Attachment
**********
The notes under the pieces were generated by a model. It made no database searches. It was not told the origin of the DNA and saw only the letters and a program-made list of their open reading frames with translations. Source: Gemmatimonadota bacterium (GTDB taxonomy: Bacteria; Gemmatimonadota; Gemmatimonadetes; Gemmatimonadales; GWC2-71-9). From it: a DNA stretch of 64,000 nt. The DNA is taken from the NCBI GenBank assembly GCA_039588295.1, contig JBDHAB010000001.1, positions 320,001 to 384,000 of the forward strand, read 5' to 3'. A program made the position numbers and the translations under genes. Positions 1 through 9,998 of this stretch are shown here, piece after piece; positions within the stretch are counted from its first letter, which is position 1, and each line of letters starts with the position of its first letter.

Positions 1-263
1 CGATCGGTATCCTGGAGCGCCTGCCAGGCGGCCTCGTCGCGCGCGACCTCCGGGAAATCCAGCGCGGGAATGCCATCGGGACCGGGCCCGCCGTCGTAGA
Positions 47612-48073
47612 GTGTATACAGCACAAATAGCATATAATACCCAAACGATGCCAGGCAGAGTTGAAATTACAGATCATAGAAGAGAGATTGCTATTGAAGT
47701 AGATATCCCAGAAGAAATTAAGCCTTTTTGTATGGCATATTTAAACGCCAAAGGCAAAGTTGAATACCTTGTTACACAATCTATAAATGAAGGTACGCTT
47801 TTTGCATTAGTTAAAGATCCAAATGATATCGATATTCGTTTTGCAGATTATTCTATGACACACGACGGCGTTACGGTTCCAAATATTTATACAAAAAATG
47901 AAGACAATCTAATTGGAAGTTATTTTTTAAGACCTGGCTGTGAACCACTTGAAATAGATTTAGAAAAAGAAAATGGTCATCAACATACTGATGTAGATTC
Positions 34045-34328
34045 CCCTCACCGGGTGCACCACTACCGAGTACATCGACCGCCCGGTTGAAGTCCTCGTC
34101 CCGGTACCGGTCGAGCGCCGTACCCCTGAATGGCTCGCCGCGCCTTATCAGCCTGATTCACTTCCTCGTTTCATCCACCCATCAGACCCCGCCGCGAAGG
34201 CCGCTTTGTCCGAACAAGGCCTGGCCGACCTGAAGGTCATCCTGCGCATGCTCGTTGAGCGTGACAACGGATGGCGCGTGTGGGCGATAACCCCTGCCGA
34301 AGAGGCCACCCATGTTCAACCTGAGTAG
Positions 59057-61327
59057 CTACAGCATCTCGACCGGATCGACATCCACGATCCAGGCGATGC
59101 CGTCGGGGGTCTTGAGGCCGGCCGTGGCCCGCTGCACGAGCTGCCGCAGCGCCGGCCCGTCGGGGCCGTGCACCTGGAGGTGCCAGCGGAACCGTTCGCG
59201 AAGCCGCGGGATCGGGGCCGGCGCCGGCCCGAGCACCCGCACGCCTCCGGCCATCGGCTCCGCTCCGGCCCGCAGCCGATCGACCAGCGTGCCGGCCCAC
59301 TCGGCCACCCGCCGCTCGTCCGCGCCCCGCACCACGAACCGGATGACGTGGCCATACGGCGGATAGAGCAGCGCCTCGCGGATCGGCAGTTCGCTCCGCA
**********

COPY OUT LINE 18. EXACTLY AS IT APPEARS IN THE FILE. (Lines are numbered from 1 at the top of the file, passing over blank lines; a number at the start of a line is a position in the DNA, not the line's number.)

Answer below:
59301 TCGGCCACCCGCCGCTCGTCCGCGCCCCGCACCACGAACCGGATGACGTGGCCATACGGCGGATAGAGCAGCGCCTCGCGGATCGGCAGTTCGCTCCGCA